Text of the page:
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Friday, May 20, 2011

Will Barack Obama put his money where his mouth is?


US President Barack Obama delivers a speech on Mideast and North Africa policy in the Ben Franklin Room at the State Department. (Getty photo)
US President Barack Obama delivers a speech on Mideast and North Africa policy in the Ben Franklin Room at the State Department. (Getty photo)

By JAMES M. DORSEY
AL ARABIYA

The question for President Barack Obama is whether he will put his money where his mouth is in the Middle East and North Africa.
In a wide-ranging policy speech designed to lay out his policy toward a region racked by anti-government protests demanding an end to authoritarian rule and dominated by regimes unwilling to relinquish power, Mr. Obama put the United States squarely in the camp of the reformers.
Mr. Obama said all the right things but many in the Middle East and North Africa are likely to take his words with a grain of salt.

They remember Mr. Obama’s speech in Cairo two years ago that was intended to put US relations with the Arab and the Muslim world in the post-George W. Bush era on a new footing.

The confidence and hope generated by that speech has faded with the perception that Mr. Obama failed to deliver on his promises and that US policy in the region remained unchanged. Mr. Obama runs the risk that Thursday’s speech will meet the same fate.

Mr. Obama failed in the wake of his Cairo speech to pressure Israel to soften its policy toward the Palestinians and halt the building of Jewish settlements on the West Bank and seemed to be opportunistic in his support for the recent wave of anti-government protests demanding change in the region. The president was slow in swinging the US behind protesters in Tunisia and Egypt who earlier this year succeeded in toppling their authoritarian leaders and seemed to back away from siding with demonstrators in the oil-rich Gulf.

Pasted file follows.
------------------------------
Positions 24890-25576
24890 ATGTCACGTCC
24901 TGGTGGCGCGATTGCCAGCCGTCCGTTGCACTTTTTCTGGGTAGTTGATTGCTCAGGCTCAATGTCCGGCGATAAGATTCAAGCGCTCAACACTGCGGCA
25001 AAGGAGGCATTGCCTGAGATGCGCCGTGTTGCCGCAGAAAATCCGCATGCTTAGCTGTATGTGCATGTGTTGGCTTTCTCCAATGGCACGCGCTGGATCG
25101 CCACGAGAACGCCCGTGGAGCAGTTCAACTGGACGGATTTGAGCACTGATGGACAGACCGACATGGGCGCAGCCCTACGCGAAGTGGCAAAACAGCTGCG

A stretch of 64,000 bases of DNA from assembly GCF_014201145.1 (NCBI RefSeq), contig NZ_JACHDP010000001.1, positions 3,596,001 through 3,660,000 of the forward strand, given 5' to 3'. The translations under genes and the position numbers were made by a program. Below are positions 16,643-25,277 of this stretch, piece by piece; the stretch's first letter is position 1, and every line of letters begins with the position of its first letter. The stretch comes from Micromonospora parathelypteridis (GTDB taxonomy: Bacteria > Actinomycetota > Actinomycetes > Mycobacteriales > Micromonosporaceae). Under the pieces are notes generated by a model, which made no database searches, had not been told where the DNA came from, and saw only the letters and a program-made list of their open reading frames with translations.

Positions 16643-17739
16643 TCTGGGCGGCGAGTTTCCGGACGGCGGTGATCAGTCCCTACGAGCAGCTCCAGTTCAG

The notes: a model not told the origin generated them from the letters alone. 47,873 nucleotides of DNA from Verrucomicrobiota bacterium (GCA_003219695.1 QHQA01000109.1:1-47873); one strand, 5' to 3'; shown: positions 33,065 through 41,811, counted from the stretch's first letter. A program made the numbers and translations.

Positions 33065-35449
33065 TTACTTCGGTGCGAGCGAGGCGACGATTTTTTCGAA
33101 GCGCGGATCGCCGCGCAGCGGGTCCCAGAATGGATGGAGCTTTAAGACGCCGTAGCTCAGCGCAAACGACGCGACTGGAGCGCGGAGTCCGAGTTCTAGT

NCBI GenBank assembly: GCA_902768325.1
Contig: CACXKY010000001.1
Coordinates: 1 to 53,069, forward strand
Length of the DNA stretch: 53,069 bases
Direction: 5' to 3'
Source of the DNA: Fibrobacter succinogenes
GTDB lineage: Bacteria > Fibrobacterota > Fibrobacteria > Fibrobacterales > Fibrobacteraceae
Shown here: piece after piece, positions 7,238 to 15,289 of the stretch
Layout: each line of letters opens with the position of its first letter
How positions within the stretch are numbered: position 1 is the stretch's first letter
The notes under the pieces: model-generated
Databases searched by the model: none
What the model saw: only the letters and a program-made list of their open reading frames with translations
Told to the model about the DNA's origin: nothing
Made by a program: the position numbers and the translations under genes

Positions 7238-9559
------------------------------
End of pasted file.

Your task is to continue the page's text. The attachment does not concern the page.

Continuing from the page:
To set the record straight Mr. Obama laid out a strategy that made democratic change a cornerstone of US policy, starting with Egypt and Tunisia.

It is a strategy that builds on US principles of pluralism, democracy and human, women’s and minority rights and if implemented to the letter is likely to put the Obama administration on a collision course with many of its allies, first and foremost among which is Saudi Arabia; the Saudis have so far resisted the kind of change Mr. Obama envisions. Conspicuous by its absence was any mention of the Kingdom in the president’s 45-minute speech.

For now, conservative Arab leaders are likely to take a wait and see attitude to assess whether Mr. Obama’s speech is just another exercise in the rhetoric in which the president excels or whether it really marks a substantive change of US policy. Few in the region believe it really does. One yardstick will be how far Mr. Obama goes in his pledge to support non-governmental organizations irrespective of whether they are sanctioned by governments in the region.

“Real reform does not come at the ballot box alone. Through our efforts we must support those basic rights to speak your mind and access information. We will support open access to the Internet, and the right of journalists to be heard—whether it’s a big news organization or a lone blogger. In the 21st century, information is power, the truth cannot be hidden, and the legitimacy of governments will ultimately depend on active and informed citizens,” Mr. Obama said.

To indicate the sincerity of his words, Mr. Obama expressed his sharpest criticism yet of the crackdown on protesters in Bahrain, a country that is home to the US Navy’s Fifth Fleet and imported troops from Saudi Arabia and the United Arab Emirates to help put down an uprising by the Shia majority.